Pro Mini Digital Clock using DS3231

In this tutorial I am going to be making a simple digital clock using an Arduino Pro Mini 168 and a DS3231 RTC clock module. To keep the wiring simple I am going to be talking to both devices on I2C. Because we are using I2C for the communication to both the display and the clock we are able to reduce the complexity of wiring it all together.

Let's get started.

Components list

If you would like to build this yourself you are going to need the following components.

NOTE (*): The Arduino UNO is an optional component, I wanted to use the Pro Mini for the final product to keep the build small, however there is nothing stopping you from using the UNO directly. Just be sure that you select the appropriate configuration in the Arduino IDE when flashing the code.

Arduino IDE Setup

Next up we will need to ensure that our development environment is configured correctly.

Importing Libraries

You will need to add the following libraries to your Arduino IDE if you haven't already done so.

  • LiquidCrystal I2C - by Frank de Brabander

  • RTClib - by Adafruit

That's all we are going to need for this build.

Data Sheets

Should you want to learn a little bit more about the devices / modules used in this build I have included a couple of links to their data sheets.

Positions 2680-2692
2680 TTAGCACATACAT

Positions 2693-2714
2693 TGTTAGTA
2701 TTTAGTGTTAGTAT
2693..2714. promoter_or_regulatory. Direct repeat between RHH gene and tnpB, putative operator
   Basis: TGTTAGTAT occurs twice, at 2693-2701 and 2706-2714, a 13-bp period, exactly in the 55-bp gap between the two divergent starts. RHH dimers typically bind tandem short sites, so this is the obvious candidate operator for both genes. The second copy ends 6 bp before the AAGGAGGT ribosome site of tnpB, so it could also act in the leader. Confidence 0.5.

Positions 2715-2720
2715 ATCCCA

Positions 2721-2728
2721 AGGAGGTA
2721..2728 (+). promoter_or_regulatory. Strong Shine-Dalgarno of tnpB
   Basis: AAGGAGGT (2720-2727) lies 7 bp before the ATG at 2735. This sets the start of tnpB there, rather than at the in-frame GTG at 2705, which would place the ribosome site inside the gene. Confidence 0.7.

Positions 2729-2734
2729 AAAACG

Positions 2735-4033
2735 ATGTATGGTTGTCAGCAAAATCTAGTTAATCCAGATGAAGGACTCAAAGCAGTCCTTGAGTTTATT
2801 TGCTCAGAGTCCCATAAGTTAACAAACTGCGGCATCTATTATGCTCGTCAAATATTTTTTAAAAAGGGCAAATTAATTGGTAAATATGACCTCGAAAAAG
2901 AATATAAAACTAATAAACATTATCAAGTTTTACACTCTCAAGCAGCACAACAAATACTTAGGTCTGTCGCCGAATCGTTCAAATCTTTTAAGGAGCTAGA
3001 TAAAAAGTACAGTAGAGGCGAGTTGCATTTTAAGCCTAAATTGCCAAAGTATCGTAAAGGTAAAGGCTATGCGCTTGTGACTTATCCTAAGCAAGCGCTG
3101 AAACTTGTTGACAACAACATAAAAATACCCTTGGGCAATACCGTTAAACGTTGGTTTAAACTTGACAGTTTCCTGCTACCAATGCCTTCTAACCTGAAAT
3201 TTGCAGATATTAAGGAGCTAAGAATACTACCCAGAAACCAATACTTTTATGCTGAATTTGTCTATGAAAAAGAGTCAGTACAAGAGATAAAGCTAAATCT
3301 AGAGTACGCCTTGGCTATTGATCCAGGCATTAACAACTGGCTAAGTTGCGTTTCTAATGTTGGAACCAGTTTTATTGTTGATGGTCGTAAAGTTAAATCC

Let's jump right in and start pacing all our components onto our breadboard.

Basic component layout

Below is the most optimal layout I could come up with given the space restrictions on my selected breadboard.

As you can see it is a tight fit once everything is placed on the breadboard, but thankfully everything fits. I had to be careful when placing the LCD driver and Pro Mini as the LED pins from the driver module were bridging the additional analog pins on the Pro Mini.

I would recommend double checking everything before powering on the final product to ensure that there are no unwanted connections.

I2C "Bus"

The first wires we are going to add are for the I2C bus. I decided to make use of the power supply rails as they run the entirety of board allowing for easy access to the I2C bus from anywhere on the board.

RTC Clock Module

Next up we are going to connect the RTC Clocks SCL and SDA lines to the I2C bus as shown below.

Then we are going to supply power to the clock via the VCC and GND pins on the Pro Mini.

LCD Driver

Next we are going to add the VCC and GND wires required to power the LCD driver board. For simplicity sakes I am connecting these to the same pins used for the RTC module. They can be seen on the picture below (Red VCC and Brown GND).

Once we have the power connected to the LCD we will need to hook up it's SCL and SDA lines to the I2C bus. This is done below using the Yellow and Red wires.

Connecting the UNO

Now it's time to move onto uploading our code to the Pro Mini. To do this I am going to be using my Arduino UNO and the flashing process described here. The hook up between the devices are as follows:

RESET ................. (RST on Pro Mini)
5v .................... (VCC on Pro Mini)
GND ................... (GND on Pro Mini)
TX (1) ................ (TXO on Pro Mini)
RX (2) ................ (RXI on Pro Mini)

Another view showing the pin connections to the Arduino UNO.

The Code

I threw together the below code using the provided examples from the RTC library and the I2C LCD library. It is far from perfect, but it get's the job done.